More Football Players Using HGH as Proposed Mandatory Testing Remains Stalled

 In Athletics, HGH in Pro Sports

HGH is making another appearance in mainstream media this month, this time in the NFL, closely following the news of legal proceedings from golfer Vijay Singh against the PGA Tour over their treatment of him after his admission that he used Deer-Antler Spray. Even though a testing program isn’t yet in place, it seems players in the National Football League are using HGH to boost their performance. This news comes on the tail end of months of back and forth debate about the drug testing program the NFL was supposed to have in place. Instead, the player’s union and the league are at a deadlock on the issue of HGH testing due to the perceived fairness of the testing procedure. An article recently published in the Milwaukee Journal Sentinel asserts that HGH use among football players is very common, despite the fact that an HGH drug test could be looming.

One anonymous player talked to the paper, and told the reporter that as many as 10-15 players per team use HGH to help them enhance their game. HGH can increase lean muscle in an athlete, plus it has been used by many injured athletes to help them recover faster, allowing them to quickly get back in the game. NFL players, who rely on strong muscles to train hard and play even harder, take advantage of HGH’s ability to help them increase their muscle mass. Doctors and surgeons who work with athletes agree that HGH has been proven to give people increased muscle mass and help regulate the growth of muscles. Athletes look to HGH to help them enhance their performance through physical changes in the body.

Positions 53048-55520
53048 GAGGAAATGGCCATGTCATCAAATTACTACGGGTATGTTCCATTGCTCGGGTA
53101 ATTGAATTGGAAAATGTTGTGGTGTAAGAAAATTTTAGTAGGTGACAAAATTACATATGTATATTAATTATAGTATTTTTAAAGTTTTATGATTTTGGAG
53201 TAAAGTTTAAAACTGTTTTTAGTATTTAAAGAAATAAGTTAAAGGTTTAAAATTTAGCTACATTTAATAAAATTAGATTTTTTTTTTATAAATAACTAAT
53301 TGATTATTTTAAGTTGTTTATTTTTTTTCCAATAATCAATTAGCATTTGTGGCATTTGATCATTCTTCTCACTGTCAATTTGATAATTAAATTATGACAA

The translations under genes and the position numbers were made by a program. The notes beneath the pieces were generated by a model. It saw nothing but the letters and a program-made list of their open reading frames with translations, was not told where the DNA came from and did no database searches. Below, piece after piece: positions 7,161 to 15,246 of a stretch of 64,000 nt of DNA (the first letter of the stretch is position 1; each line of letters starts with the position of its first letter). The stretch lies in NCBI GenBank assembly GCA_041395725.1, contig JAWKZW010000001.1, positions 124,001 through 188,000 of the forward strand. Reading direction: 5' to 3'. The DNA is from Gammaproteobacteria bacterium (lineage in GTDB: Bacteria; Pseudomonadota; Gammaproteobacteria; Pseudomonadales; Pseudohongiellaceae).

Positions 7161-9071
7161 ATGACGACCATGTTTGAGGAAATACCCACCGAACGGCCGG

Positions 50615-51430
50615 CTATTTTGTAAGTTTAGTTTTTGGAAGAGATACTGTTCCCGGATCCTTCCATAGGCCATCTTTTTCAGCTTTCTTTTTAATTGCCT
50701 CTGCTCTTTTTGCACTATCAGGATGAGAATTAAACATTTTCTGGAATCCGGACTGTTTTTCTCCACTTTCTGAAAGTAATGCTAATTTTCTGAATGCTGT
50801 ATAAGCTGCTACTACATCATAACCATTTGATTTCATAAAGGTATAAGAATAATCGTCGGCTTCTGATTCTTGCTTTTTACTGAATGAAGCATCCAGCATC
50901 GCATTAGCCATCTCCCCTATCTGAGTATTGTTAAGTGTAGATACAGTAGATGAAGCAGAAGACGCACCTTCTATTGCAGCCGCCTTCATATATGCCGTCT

Especially for athletes whose livelihood relies on their physical performance on the field, or on their ability to recover quickly from injuries so they can return to their sport, HGH is a way to ensure careers keep moving forward, paychecks are received and games are played well. And as the standoff between the NFL and the NFL Player’s Association continues over the issue of testing for HGH, athletes are continuing to use it in growing numbers. The issue at hand seems to be the validity of the proposed testing procedure, although scientists and agencies like the World Anti-Doping Agency stand behind the test’s validity.

So what is the true reason for the delay in the implementation of testing procedures? Many feel that because so many athletes use HGH, once testing was in place, so many would test positive for the substance that it would cast a negative light on the sport, the testing, and HGH itself. Clearly, athletes are taking HGH because they believe it works. Athletes in other sports, like cycling, baseball and golf, have taken HGH for the same reason. And many feel that because HGH is something that is produced naturally in the body, taking an HGH supplement isn’t a bad thing, it’s just giving the body a boost of what it already has.

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